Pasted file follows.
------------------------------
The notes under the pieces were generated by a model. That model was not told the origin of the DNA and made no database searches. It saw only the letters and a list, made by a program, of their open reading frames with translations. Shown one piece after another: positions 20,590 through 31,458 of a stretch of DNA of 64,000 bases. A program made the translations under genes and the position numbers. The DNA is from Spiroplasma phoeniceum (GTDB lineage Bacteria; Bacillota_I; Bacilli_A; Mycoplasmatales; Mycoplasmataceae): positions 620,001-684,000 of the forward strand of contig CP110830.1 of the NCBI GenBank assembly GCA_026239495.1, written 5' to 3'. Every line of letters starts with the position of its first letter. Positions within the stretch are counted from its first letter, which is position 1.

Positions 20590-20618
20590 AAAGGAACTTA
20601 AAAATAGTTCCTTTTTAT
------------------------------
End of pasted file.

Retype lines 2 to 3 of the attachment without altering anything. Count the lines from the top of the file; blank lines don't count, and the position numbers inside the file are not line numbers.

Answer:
Positions 20590-20618
20590 AAAGGAACTTA